Friday, May 3, 2019

Post Christianity (long post but hopefully worth the read)

This week a young man walked into a Jewish synagogue and opened fire. Yet another atrocity committed against image bearers of God, apparently motivated by hatred against a particular people group, joining other such crimes in our nation as well as many around the world. As we grieve this senseless loss of life we also take time to reflect for, in this case, the alleged shooter was one of our tribe, the son of an Orthodox Presbyterian elder. How does this happen? How does a young man who knows the truths of scripture, has a solid theological underpinning, and a supportive family end up in this position? There are plenty of avenues for soul searching: the nature of our discipleship with young people, are we communities that allow hatred to get a foothold, have we somehow misled people into thinking theology is more important than actually following the way of Jesus? All of these questions and others deserve consideration. But part of the answer lies simply in the post-Christian nature of our culture of which it's characteristics will continue to allow for these types of seemingly incongruous acts.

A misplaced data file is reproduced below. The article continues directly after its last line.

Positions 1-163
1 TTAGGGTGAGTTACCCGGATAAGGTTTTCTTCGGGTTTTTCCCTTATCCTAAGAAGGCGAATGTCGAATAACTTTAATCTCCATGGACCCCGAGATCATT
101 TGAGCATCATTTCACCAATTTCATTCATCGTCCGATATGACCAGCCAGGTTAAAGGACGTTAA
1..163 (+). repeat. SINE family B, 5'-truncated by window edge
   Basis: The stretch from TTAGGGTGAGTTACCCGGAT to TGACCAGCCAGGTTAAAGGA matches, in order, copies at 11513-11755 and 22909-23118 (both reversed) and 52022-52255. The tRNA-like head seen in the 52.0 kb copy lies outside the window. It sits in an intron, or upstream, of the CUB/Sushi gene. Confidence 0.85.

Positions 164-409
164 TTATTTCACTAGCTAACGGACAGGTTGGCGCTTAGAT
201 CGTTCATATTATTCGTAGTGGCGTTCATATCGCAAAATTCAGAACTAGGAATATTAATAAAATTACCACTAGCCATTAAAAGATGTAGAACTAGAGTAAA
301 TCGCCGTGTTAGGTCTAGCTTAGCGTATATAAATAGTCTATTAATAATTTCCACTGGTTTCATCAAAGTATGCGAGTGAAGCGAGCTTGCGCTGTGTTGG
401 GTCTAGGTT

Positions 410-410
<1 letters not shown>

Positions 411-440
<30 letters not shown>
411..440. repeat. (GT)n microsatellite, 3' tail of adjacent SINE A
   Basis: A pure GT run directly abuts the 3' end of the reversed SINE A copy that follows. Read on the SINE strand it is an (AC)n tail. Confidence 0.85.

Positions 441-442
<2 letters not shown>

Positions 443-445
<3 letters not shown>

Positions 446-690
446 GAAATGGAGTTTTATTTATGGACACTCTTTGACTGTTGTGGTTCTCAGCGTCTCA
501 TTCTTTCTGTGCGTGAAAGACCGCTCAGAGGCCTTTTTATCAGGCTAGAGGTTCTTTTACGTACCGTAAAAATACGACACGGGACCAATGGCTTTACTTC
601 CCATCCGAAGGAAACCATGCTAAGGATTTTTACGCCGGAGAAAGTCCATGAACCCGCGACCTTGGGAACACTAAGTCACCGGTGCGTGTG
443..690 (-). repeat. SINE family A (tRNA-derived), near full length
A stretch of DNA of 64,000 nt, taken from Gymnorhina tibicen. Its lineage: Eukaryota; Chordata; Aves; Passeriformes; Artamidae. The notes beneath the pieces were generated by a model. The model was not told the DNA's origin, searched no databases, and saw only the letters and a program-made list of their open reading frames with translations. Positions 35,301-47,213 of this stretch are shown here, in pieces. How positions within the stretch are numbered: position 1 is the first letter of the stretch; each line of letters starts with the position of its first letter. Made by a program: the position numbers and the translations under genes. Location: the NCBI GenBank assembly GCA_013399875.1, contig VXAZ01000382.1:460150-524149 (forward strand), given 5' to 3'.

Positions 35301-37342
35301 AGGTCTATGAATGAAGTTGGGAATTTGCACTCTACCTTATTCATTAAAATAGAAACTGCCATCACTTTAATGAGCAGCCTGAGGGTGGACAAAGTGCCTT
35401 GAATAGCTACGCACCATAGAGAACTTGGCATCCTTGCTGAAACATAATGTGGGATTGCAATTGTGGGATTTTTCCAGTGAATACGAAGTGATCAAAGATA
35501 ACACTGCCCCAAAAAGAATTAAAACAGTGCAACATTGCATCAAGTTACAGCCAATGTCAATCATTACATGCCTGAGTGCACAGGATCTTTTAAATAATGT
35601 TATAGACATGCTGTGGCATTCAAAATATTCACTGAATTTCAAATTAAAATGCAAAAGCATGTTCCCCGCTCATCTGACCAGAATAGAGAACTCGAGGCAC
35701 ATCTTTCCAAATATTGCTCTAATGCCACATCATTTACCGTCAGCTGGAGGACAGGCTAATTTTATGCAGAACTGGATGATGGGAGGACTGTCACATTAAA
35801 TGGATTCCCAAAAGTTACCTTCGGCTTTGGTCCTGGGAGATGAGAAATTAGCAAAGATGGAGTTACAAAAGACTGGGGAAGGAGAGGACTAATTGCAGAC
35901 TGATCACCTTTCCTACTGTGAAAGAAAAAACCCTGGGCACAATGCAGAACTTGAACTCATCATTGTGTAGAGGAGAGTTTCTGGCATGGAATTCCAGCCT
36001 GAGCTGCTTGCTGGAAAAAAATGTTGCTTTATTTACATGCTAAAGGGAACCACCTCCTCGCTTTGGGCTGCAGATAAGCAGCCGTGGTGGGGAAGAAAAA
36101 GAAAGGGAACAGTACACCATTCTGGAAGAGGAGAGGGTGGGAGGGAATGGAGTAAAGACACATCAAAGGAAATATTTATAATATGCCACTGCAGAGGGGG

Some of you have picked up on my use of the term “post-Christian” recently; a term that has been used to describe the cultural moment that we in the West live in. I thought I'd take a moment to flesh it out here, since understanding the characteristics of post-Christianity will help us better understand how to live as followers of Jesus in this day and age, and perhaps how to better understand events like that which took place this week.

One way to understand post-Christianity is to define it against pre-Christianity and Christianity as we use these terms to describe a culture. A pre-Christian culture is one in which Christianity or its ideas are not known. Think of unreached people groups who have no exposure to Christianity or Christian values. They obviously don’t know Jesus as their Savior, and we would not be surprised to see them inhabiting some values that are completely contrary to Christian values. For example, revenge and murder may be the route to tribal ascendancy. This may be held in honor, whereas forgiveness and gentleness may be despised.